Judge denies Bryan Kohberger’s motion to dismiss indictment

Posted at 5:40 PM, October 26, 2023 and last updated 6:53 PM, October 26, 2023


MOSCOW, Idaho (Court TV) — Bryan Kohberger returned to court for two hearings on Thursday, where his attorneys asked a judge to dismiss the indictments against him or send his case back to a preliminary hearing.

The hearing was initially scheduled for September but was rescheduled due to illness. Court TV was inside the courtroom Thursday, bringing you every moment of the proceedings.

Bryan Kohberger enters the courtroom for a motion hearing

Bryan Kohberger enters the courtroom for a motion hearing regarding a gag order, Friday, June 9, 2023, in Latah County District Court in Moscow, Idaho. A judge overseeing the case against Kohberger, charged with killing four University of Idaho students last fall, is set to hear arguments over a gag order that largely bars attorneys and other parties in the case from speaking with news reporters. (Zach Wilkinson/Moscow-Pullman Daily News via AP, Pool)

Kohberger is accused of breaking into a home on Nov. 13, 2022, and killing four University of Idaho students inside. Kaylee Goncalves, Madison Mogen, Xena Kernodle and Ethan Chapin were found stabbed to death in their rooms.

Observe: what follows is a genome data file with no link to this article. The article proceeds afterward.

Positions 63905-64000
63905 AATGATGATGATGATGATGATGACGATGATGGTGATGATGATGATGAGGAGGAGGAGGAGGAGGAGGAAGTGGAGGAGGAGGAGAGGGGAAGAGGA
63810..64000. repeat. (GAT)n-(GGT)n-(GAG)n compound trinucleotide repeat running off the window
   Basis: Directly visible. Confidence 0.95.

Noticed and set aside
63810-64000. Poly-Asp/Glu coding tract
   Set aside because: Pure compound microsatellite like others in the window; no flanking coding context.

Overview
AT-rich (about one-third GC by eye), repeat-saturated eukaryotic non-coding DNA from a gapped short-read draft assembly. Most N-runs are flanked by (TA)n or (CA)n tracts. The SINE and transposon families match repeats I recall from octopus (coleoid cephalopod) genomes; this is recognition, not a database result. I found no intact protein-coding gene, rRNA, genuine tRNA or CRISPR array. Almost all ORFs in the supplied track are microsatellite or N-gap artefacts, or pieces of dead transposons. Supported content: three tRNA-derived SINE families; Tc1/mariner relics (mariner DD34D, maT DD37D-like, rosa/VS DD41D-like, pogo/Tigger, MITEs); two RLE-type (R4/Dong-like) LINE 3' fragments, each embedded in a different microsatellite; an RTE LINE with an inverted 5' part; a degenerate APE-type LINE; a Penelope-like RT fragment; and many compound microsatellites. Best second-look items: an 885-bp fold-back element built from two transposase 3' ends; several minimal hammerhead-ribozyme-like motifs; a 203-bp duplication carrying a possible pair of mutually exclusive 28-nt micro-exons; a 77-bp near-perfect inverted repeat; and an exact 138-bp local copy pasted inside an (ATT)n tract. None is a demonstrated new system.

In May, Kohberger was indicted, and then arraigned on four charges of first-degree murder and one count of burglary. His defense says the grand jury should have been instructed to find “proof beyond a reasonable doubt,” to legally indict him.

In July, Kohberger’s attorneys filed a lengthy motion to either dismiss the indictments entirely or remand the case for a preliminary hearing, citing cases as far back as the founding fathers of the Constitution to prove the point that the grand jury was misled.

READ MORE: Court Docs Reveal DNA Link to Bryan Kohberger

The state has objected to what they called the defense’s “jarring theory,” and pointed to the Idaho Supreme Court, which they say has maintained the correct standard of proof is probable cause.

Idaho law states, “The grand jury ought to find an indictment when all the evidence before them, taken together, if unexplained or uncontradicted, would, in their judgment, warrant a conviction by a trial jury.”

So, the question remains: How much evidence warrants a conviction? Probable cause or proof beyond a reasonable doubt?

At the hearing, Kohberger’s attorney argued that the current standard of proof in Idaho has created a flawed system, while prosecutors said that the Idaho Supreme Court has repeatedly upheld the lesser standard for grand juries.

Judge John Judge ultimately said he was bound to uphold the current law as it stands, and encouraged Kohberger’s attorneys to take the issue up with a higher court.

Prior to the hearing, Kohberger and his attorneys will be at a 9:30 a.m. PT hearing that will be closed to the public and media. That hearing will address a separate motion to dismiss the indictment.

In that motion, Kohberger’s attorneys have asked for the indictment to be tossed out or remanded to a preliminary hearing on the grounds of grand jury bias, inadmissible evidence, insufficient evidence and prosecutorial misconduct. The full motion, as well as the state’s response, have been sealed and are not available for Court TV to review.